"'Surely not to throw yourself into the river?' cried Bachmatov in alarm. Perhaps he read my thought in my face.

"'No, not yet. At present nothing but the following consideration. You see I have some two or three months left me to live—perhaps four; well, supposing that when I have but a month or two more, I take a fancy for some "good deed" that needs both trouble and time, like this business of our doctor friend, for instance: why, I shall have to give up the idea of it and take to something else—some little good deed, more within my means, eh? Isn't that an amusing idea!'" (3.6.61-63)

This is kind of an interesting thought. At least some of Ippolit's bitterness comes from the fact that he won't be alive to do any grand good deeds for anyone anymore. But honestly, does he do anything good for anyone in any part of the novel? Even the thing with Burdovsky—was he honestly trying to help that guy, or just put one over on Myshkin?

"A little while ago a very amusing idea struck me. What if I were now to commit some terrible crime—murder ten fellow-creatures, for instance, or anything else that is thought most shocking and dreadful in this world—what a dilemma my judges would be in, with a criminal who only has a fortnight to live in any case, now that the rack and other forms of torture are abolished! Why, I should die comfortably in their own hospital—in a warm, clean room, with an attentive doctor—probably much more comfortably than I should at home. […]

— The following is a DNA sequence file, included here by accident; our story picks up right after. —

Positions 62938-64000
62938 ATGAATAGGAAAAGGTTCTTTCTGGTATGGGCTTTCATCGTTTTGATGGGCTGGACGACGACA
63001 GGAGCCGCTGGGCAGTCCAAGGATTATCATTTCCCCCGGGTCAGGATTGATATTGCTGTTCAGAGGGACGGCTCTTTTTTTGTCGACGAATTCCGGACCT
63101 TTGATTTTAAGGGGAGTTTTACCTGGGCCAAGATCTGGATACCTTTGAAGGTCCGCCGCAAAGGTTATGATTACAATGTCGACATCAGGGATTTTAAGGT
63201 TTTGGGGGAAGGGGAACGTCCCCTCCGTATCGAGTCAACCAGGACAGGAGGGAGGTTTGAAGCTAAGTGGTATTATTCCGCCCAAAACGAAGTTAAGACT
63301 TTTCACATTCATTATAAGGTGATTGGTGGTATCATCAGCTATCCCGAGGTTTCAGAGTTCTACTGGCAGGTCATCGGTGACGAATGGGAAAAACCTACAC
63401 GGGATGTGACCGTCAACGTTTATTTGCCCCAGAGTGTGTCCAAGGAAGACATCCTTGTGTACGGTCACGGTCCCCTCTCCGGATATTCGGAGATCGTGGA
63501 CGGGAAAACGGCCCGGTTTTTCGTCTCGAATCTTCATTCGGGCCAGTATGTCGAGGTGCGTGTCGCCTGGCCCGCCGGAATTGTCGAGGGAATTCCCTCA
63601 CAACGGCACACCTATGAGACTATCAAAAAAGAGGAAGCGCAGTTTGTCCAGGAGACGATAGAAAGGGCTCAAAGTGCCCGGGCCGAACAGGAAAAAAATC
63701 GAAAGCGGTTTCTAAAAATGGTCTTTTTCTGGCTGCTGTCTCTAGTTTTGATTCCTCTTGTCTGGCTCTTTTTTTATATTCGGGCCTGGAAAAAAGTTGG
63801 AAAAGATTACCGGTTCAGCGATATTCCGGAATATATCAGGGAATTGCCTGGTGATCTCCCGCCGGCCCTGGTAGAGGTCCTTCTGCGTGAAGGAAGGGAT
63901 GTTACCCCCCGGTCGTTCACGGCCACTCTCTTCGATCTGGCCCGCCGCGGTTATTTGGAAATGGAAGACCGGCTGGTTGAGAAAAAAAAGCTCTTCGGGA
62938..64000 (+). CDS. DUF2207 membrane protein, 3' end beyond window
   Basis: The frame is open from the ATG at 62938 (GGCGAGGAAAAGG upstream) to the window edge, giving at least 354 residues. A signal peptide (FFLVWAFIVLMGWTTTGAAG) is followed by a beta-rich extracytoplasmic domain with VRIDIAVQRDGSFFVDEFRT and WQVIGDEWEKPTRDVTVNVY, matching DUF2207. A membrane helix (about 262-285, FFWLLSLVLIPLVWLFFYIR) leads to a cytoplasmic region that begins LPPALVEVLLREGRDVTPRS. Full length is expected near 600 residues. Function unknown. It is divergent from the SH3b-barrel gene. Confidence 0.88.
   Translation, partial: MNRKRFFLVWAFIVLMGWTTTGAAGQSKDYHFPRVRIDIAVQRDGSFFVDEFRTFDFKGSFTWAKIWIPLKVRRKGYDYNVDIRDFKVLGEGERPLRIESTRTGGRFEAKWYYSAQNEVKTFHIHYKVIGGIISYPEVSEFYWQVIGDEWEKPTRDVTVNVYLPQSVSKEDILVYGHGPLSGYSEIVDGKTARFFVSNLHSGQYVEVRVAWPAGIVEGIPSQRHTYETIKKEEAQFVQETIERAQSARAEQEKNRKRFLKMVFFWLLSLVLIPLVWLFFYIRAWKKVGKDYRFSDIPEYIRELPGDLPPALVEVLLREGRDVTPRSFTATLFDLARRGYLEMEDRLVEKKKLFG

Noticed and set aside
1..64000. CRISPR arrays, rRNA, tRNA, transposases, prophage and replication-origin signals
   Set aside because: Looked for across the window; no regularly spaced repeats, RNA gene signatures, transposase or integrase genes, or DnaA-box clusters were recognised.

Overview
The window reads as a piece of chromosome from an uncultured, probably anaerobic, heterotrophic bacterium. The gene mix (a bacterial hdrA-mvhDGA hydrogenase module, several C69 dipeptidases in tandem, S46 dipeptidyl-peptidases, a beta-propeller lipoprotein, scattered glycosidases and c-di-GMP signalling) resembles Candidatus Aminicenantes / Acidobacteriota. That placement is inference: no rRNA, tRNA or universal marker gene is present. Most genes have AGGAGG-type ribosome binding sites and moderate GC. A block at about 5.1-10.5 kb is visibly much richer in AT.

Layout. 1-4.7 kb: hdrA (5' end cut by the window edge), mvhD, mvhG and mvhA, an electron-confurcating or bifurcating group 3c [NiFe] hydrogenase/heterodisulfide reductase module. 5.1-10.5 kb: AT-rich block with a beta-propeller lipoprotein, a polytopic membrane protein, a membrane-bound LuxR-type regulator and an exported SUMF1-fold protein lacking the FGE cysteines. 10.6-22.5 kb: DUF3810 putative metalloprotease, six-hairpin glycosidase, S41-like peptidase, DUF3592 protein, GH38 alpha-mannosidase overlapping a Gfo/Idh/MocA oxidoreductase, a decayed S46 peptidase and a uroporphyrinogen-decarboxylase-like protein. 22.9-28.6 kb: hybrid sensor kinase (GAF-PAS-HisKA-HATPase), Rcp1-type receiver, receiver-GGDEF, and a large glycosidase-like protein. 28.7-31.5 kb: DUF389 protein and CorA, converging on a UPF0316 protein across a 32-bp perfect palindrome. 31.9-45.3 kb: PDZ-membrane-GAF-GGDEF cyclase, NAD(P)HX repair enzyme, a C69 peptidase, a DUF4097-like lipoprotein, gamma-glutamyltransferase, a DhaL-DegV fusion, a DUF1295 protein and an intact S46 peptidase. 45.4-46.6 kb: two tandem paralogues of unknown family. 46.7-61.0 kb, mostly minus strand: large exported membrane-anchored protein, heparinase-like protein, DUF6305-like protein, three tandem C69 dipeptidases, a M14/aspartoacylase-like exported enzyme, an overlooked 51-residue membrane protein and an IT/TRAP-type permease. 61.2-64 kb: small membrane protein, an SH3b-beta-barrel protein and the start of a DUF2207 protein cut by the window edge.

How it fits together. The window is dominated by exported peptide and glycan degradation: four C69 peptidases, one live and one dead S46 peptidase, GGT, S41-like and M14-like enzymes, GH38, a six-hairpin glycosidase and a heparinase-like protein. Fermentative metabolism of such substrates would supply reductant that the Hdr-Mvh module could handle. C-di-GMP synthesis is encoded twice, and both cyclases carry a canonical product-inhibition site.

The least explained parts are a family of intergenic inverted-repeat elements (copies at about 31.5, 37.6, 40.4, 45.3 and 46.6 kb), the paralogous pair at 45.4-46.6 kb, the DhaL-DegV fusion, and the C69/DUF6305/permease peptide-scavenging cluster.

"Who, in the name of what Law, would think of disputing my full personal right over the fortnight of life left to me? What jurisdiction can be brought to bear upon the case? Who would wish me, not only to be sentenced, but to endure the sentence to the end? Surely there exists no man who would wish such a thing—why should anyone desire it? For the sake of morality? (3.7.6-11)

Talk about going out with a bang. Why should knowing no one would convict you change your feelings about committing a crime? Or is this a form of self-destructiveness? Do you think he really means to kill himself when his gun misfires or is it all an elaborately staged cry for help?

The fact is that probably Ippolit was not quite so black as Ganya painted him; and it was hardly likely that he had informed Nina Alexandrovna of certain events, of which we know, for the mere pleasure of giving her pain. We must never forget that human motives are generally far more complicated than we are apt to suppose, and that we can very rarely accurately describe the motives of another. It is much better for the narrator, as a rule, to content himself with the bare statement of events. (4.3.5)

Well, this is certainly taking quite a bit of power away from our friend the narrator there! Does the narrator in the novel stick to this rule?